China’s total spending on research and development is estimated to have risen 14 per cent last year to 1.76 trillion yuan, according to the Ministry of Science and Technology.
“Among the thousands of so-called Chinese robotics companies – including robot and automated equipment producers as well as those who only provide automation integration solutions – only about 100 firms could mass produce the main body and core components of high-end and middle-market industrial robots, such as servo motors, robot controllers and speed reducers,” he said. “We lack original research and have already tried to catch up by copying advanced technology. But neither technology-related mergers and acquisitions nor copycat [production] can close the gap in the short term.”
He said many domestic robotics manufacturers were still developing the traditional core parts of robots, like servo motors, robot controllers and speed reducers. But these parts would not be the core components of the future, he said.
One of the best ways to stay out of trouble with your finances is to focus all of your energy on your own circumstances and ignore what other people say or do with their money. Not only will it likely save you from making a grievous financial error but it will also make you happier. Constantly comparing yourself or your portfolio to others can be exhausting.
Don’t argue the facts. Feelings aren’t logical. You wouldn’t expect the new employee to know how to find the bathroom and you shouldn’t expect a child to know how to handle emotions that, frankly, you still have problems dealing with after decades of experience. Don’t immediately try to fix things. You need to establish you’re a safe ally before you can solve anything. Understanding must precede advice, and, just as with adults, they decide when you understand.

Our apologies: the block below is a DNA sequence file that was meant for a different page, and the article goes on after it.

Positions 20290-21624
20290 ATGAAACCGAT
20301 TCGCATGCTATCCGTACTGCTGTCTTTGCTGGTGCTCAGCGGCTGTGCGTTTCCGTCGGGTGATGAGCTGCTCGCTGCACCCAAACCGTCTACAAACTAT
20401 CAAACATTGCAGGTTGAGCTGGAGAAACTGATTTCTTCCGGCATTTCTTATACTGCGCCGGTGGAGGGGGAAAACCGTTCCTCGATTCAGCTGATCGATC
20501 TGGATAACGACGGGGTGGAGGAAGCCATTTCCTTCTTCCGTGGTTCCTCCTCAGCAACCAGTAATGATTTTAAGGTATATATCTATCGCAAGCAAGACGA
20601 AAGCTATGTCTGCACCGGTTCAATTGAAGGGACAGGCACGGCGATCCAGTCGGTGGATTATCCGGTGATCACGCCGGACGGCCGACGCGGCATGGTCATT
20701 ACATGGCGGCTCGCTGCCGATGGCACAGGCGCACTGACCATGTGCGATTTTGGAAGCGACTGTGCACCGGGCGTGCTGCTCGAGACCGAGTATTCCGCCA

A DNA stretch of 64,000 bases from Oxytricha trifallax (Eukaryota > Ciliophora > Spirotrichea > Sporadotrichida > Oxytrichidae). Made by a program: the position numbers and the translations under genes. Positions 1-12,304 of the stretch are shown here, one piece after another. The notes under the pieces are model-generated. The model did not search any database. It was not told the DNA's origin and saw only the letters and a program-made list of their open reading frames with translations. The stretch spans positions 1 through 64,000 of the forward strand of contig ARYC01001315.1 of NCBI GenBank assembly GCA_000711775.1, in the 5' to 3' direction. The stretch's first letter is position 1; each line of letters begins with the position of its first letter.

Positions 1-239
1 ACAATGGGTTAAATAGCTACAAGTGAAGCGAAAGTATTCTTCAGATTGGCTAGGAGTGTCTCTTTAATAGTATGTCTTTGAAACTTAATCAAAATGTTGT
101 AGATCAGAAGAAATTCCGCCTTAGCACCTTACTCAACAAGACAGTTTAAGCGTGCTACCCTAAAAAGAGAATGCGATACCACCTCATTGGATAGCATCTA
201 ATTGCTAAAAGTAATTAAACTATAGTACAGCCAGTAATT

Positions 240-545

The critical distinction Gottman realized is that it’s important to accept all feelings — but not all behavior. If you skip immediately to problem-solving, the kid never learns the skill of how to deal with those uncomfortable emotions. You want to use “empathetic listening.” Get them to talk. Help them clarify. Validate their feelings (but, again, not necessarily their behavior). They need to feel you really understand and are on their side.
Providing words in this way can help children transform an amorphous, scary, uncomfortable feeling into something definable, something that has boundaries and is a normal part of everyday life. Anger, sadness, and fear become experiences everybody has and everybody can handle. Labeling emotions goes hand in hand with empathy. A parent sees his child in tears and says, “You feel very sad, don’t you?” Now, not only is the child understood, he has a word to describe this intense feeling. Studies indicate that the act of labeling emotions can have a soothing effect on the nervous system, helping children to recover more quickly from upsetting incidents.